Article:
The case of Even Start stands out because it is so rare. At a time when the federal budget is increasingly squeezed — and lawmakers are wrestling with tough choices on what to cut or to keep — the government does very, very little to find out which programs produce the best results for the money spent on them.
There are several reasons for that, most wrapped up in politics. There’s no natural ideological constituency for program evaluations. Lawmakers who champion social programs often fear that attempts to measure them will be only thinly disguised excuses to kill the programs. Fiscal hawks don’t often love the idea of spending more money on evaluations.
The frame of the article is that recently some economists are calling for a more institutionalized process for evaluating government programs. One proposal is to start by including evaluations in decisions for federal transfers to state and local governments:
[Harvard economist and former Obama budget official] Jeffrey Liebman’s most specific proposal would change the flow of federal money to state and local governments. He would require that 1 percent of such grants be set aside for programs whose effectiveness has been proven through randomized or other rigorous research methods. Over time, the requirement would rise to 5 percent.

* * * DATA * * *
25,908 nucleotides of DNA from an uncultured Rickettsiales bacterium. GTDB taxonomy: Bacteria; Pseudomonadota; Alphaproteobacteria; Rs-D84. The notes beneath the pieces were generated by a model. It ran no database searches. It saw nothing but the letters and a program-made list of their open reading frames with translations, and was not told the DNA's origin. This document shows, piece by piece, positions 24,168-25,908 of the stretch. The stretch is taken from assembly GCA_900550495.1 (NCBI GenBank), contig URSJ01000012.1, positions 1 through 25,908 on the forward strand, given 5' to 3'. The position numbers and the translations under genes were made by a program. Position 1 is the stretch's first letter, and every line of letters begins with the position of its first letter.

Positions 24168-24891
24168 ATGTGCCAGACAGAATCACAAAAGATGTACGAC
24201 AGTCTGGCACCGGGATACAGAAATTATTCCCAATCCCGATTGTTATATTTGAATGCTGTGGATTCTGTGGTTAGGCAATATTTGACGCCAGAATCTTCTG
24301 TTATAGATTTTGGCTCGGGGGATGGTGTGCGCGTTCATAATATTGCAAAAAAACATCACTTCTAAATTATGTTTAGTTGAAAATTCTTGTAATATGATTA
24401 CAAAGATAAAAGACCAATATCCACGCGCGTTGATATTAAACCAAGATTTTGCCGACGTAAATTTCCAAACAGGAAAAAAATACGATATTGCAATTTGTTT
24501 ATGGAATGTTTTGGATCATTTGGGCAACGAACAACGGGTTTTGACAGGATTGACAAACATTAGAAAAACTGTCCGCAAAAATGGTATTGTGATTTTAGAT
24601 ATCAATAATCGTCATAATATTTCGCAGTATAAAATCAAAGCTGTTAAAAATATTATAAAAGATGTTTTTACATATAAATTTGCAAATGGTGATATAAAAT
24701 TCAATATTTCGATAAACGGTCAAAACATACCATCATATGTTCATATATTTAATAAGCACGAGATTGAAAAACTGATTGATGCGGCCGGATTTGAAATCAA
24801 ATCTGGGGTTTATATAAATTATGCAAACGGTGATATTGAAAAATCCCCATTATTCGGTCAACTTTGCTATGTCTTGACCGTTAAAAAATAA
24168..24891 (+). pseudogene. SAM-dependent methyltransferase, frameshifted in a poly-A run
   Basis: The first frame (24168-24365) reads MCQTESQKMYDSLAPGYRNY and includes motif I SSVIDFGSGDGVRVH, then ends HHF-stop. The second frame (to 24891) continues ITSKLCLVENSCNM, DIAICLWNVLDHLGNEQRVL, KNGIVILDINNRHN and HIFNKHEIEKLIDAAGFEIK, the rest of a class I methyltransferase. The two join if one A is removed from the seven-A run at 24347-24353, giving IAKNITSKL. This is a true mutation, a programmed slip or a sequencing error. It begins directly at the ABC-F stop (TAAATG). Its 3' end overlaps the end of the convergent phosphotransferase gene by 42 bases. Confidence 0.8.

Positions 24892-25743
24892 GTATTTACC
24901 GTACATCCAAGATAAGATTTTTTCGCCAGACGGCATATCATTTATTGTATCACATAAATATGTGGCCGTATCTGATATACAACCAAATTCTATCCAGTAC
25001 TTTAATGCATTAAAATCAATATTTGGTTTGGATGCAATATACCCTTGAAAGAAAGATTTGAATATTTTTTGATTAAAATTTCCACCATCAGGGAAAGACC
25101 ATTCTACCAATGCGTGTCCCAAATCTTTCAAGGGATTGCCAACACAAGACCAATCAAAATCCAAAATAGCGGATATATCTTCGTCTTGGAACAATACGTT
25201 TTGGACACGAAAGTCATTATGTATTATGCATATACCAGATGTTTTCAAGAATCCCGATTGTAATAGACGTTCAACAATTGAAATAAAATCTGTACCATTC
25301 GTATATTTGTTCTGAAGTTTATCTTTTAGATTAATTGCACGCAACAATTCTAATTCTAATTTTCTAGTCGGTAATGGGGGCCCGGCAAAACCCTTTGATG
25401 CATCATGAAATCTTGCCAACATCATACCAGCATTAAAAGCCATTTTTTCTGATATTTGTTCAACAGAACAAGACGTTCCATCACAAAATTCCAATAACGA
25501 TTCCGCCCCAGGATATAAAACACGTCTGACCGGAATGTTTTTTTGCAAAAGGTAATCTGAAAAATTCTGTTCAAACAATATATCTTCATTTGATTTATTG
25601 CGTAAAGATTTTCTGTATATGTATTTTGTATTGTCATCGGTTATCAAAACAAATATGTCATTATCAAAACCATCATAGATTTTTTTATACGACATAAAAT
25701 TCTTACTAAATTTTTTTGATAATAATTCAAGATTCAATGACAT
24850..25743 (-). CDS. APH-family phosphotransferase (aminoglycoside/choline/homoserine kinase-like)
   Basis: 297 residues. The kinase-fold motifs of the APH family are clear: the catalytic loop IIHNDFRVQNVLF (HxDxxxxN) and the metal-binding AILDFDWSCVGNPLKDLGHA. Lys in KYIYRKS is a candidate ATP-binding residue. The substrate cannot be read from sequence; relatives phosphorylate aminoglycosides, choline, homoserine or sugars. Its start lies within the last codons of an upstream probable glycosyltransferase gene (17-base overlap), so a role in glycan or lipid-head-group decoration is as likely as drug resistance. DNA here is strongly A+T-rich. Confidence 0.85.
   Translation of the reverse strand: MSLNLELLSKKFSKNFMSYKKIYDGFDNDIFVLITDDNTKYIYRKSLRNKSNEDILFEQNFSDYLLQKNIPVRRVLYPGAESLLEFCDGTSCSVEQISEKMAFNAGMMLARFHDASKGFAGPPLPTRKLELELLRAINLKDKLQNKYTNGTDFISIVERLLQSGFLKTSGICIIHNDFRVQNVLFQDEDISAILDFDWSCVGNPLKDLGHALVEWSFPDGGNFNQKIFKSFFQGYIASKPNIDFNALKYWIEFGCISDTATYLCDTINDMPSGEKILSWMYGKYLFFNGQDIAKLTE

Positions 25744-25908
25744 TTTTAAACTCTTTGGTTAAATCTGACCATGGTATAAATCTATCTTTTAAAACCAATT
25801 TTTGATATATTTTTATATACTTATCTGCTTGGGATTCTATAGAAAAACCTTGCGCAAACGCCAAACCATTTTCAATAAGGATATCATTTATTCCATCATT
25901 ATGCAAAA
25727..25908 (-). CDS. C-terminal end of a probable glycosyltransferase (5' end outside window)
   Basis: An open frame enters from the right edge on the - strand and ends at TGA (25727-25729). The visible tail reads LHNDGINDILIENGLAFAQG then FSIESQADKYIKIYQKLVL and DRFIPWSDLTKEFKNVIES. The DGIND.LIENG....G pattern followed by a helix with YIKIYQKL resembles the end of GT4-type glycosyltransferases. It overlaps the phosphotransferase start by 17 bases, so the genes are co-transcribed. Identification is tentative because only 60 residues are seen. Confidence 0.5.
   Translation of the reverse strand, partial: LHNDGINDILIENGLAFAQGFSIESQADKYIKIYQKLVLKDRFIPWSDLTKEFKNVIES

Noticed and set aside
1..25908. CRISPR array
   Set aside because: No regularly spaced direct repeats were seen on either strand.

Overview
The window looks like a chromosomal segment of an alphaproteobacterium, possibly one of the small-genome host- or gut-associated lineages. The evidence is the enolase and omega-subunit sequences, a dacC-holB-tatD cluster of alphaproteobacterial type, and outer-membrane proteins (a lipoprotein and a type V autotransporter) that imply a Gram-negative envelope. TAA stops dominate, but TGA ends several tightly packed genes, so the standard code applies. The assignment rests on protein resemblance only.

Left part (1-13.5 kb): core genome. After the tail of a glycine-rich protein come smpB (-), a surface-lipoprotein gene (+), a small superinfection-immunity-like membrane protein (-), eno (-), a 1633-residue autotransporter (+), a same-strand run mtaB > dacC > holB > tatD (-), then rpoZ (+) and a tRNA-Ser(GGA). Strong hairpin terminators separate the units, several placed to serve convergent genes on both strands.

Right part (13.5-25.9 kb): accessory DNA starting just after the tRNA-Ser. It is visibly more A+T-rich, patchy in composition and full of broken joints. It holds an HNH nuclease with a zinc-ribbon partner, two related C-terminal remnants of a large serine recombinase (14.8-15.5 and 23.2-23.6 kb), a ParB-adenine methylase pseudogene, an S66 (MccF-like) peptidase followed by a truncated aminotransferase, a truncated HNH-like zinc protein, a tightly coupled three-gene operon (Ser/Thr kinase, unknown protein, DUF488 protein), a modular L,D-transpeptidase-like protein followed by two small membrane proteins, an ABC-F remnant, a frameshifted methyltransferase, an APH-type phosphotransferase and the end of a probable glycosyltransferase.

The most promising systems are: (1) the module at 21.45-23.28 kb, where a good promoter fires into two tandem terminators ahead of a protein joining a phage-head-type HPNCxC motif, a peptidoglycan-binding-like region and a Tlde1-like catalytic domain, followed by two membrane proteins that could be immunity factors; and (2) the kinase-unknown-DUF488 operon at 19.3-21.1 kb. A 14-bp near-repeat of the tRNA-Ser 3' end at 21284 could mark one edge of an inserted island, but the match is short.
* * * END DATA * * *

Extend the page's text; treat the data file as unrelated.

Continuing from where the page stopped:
Given there is “no natural ideological constituency” for this sort of thing, how do the economists expect policy makers to get on board? Apparently there are some assumptions about the wisdom of voters and the electoral incentive.
But if Washington ever hopes to provide the services voters say they want, at the tax rates voters say they’re willing to pay, economists say the government will need to ramp up its efforts to figure out which programs work and which ones don’t, and shift resources accordingly.
That’s especially bad at a time when Washington is debating tax increases and spending cuts to reduce the federal deficit, said Jeffrey Liebman, a Harvard economist and also a former Obama budget official. “It’s imperative to be able to show that the things [voters’] tax dollars are being spent on work, and that we’re trying to improve performance and do it in a data-driven way,” Liebman said. “That’s just good stewardship.”